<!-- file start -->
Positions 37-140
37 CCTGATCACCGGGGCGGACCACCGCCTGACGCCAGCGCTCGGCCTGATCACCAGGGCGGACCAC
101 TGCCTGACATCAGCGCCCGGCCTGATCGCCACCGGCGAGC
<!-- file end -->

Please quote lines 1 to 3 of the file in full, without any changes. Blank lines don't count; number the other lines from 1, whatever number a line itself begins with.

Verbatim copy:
Positions 37-140
37 CCTGATCACCGGGGCGGACCACCGCCTGACGCCAGCGCTCGGCCTGATCACCAGGGCGGACCAC
101 TGCCTGACATCAGCGCCCGGCCTGATCGCCACCGGCGAGC